to count, we start cycling through them all. when we run out, we start using two digits at a time. when we run out of every possible 2-digit combination, we go to three.
so a number like 243 really means
2*10^2 + 4*10^1 + 3*10^0.
each position simply means a higher power of 10. why powers of 10? becuase we use decimal base.
if we used Octal base, we only get 8 digits (0-7), and we use powers of 8.
245 in octal means
2*8^2 + 4*8^1 + 3*8^0.
hexadecimal uses 16 digits. 0-9 and then a-f. you can see numbers like
2a7 which would mean
2*16^2 + 11*16^1 + 7*16^0
Originally posted by Guy Allard:
I recently saw this which describes teaching binary to 3rd graders using the Socratic method. I thought it was interesting.
That's pretty cool!
mert, you should skip down the page to where the questions start. I think the questions and answers will help you understand binary numbers.
Originally posted by mert �zkaya:
GArrret, I understood what you meant. But is there any advantage of using Binary for programmers ??
Two things come to mind:
- as the computer uses the binary system anyway, some oddities are easier to understand once you understand the binary system (for example, why 0.1 decimal can't be represented exactly in a float/double).
- you can "misuse" numbers as sets of booleans - by treating every bit of an int as a boolean, for example.
Originally posted by Garrett Rowe:
It seasier for computers to count in the binary system becausr there are only two states. 0 or 1, off or on, low voltage or high voltage. However you want o think of it. Think of a light switch, it only knows two states, either its off or its on. Its the same reasoning for computers working in the binary system. The computer doesnt have to, or need to keep track of ten different states (0 - 9) just two states (0 -1) off or on.
Can anyone give some examples about the hardwares??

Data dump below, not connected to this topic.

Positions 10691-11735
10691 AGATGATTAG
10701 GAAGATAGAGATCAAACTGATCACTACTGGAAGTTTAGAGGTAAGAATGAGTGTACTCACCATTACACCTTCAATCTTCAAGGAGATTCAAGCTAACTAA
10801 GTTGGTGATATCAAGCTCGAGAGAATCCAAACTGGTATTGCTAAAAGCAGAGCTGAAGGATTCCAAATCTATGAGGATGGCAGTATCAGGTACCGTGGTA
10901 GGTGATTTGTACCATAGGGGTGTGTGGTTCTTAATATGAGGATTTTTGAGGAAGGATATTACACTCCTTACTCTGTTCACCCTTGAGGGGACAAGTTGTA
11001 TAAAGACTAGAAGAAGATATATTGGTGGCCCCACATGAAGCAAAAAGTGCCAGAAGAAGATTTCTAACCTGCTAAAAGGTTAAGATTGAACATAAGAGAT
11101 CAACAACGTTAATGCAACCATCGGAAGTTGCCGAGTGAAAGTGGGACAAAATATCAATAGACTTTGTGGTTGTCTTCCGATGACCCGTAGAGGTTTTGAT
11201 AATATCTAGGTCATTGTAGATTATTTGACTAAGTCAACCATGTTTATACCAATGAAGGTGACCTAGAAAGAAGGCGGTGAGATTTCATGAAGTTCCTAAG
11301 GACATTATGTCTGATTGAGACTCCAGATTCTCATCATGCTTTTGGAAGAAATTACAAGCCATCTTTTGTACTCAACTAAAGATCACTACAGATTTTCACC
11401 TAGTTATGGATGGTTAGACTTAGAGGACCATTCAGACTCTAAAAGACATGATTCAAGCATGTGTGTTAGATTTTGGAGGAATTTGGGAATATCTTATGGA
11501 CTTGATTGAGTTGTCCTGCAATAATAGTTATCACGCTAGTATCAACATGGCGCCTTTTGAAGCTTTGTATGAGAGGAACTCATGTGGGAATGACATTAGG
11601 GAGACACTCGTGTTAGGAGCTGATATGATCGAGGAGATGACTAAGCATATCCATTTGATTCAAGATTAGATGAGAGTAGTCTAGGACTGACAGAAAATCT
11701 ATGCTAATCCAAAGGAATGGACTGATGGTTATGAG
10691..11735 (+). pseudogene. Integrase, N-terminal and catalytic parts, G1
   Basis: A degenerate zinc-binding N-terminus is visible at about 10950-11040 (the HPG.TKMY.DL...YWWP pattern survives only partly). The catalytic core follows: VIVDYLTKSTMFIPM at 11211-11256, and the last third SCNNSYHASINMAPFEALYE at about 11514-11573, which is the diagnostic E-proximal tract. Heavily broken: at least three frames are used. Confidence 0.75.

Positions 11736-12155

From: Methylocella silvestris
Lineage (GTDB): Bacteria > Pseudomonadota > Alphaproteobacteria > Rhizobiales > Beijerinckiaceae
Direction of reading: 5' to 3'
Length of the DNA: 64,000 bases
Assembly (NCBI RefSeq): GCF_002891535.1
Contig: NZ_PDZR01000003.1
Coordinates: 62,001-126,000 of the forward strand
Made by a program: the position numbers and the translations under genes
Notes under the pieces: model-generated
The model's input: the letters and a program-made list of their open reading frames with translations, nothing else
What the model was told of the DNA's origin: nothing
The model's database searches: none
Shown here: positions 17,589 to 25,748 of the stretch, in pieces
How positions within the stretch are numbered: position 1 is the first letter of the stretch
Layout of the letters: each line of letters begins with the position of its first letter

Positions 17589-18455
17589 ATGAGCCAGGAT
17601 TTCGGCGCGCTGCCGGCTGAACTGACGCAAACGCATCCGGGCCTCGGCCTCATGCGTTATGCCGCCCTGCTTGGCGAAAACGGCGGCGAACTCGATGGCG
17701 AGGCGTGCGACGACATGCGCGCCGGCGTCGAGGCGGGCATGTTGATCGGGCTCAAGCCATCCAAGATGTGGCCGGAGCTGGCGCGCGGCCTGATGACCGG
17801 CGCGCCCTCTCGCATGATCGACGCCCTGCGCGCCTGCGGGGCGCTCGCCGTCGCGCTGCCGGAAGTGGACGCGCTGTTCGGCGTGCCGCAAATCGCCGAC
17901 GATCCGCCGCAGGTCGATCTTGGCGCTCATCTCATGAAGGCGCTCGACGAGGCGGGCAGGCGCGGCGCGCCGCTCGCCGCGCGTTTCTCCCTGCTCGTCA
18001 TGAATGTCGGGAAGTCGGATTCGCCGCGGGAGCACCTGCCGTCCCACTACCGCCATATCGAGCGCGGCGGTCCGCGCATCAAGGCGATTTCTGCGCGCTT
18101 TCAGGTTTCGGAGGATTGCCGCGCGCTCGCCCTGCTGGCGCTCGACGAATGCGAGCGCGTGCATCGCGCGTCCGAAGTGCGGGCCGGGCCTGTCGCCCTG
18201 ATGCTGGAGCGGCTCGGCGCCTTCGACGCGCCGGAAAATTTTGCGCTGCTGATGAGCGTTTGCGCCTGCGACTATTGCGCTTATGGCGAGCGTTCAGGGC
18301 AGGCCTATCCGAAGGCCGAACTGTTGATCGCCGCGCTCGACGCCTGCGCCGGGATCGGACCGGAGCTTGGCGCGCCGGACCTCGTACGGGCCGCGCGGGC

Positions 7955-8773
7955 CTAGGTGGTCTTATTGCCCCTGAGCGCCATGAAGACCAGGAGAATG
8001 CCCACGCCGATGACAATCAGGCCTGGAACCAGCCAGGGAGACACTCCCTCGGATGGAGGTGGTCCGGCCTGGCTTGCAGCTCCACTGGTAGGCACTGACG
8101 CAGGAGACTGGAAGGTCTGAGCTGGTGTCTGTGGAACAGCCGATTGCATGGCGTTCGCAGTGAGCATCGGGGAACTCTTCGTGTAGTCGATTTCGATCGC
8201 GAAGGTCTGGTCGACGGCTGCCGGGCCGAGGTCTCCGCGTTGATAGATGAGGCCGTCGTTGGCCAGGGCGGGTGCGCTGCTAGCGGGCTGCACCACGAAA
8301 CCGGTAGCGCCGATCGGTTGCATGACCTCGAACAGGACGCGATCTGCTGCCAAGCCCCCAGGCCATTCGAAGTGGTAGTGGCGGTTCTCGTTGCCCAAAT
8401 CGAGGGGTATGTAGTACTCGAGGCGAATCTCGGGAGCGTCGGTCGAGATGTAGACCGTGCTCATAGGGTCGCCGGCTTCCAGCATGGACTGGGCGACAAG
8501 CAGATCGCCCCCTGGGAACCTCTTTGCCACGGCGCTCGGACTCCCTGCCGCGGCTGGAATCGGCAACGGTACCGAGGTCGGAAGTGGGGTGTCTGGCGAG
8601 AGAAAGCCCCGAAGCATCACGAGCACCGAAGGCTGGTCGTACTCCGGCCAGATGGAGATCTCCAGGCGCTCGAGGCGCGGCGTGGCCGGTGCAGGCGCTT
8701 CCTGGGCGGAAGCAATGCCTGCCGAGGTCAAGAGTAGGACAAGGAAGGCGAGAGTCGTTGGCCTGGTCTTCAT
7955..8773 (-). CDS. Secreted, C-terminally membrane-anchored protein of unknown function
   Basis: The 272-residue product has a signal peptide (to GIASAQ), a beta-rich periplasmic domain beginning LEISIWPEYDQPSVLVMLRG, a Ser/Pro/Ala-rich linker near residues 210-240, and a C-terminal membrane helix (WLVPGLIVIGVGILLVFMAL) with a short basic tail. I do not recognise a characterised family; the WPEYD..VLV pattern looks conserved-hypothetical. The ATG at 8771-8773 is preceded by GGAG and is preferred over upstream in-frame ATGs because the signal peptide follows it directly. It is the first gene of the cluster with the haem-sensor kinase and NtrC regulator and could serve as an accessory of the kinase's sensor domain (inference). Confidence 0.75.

Something that you might have occasion to do, as a programmer, is set up a bit-register of flags... what I mean is, maybe you have a one-byte (8-bit) set of flags, where each bit represents some toggle in your program....
Then, what you'd want to do is use the "bitwise" operators, OR, AND, XOR (exclusive or), or the bitwise complement. In java the operators are |, &, ^, ~, respectively.
Depending on if you wanted the flag to always toggle, only toggle if off, only toggle if on, etc. you'd use a different operation.
Now, as to the hardware issue, the way microchips work is by deciding if any message is a 1 or a 0 based upon voltage. You could make hardware that appeared to "think" in decimal, but it would be because you designed a hardware abstraction layer that obfusicated the binary qualities from the programmer... there really wouldn't be any point in doing this, as it would be cumbersome, and have less robust functionality than we currently have at our disposal.
At any rate mert appears to exhibit many troll like tendencies and behaviours. Just warning.
Compare this thread and http://forum.java.sun.com/thread.jspa?threadID=703144&messageID=4076946 for example.
Originally posted by mert �zkaya:
Yeah, Good diagnosis.
It is the rule of my Game...
Be happy , do not worry...
When you say "rule of my Game" I can only interpet that to mean that you are confirming that you are in fact a troll. You said this a couple of times at Sun along with "this is a joke".
I don't believe trolls are desired elements here.
And you just sent me a private message that I will be forwarding to a moderator that reads
"We are Muslim ,we are Turk.
We are not afraid of smo. "
Which I can only guess means you are a troll on a jihad. Lovely.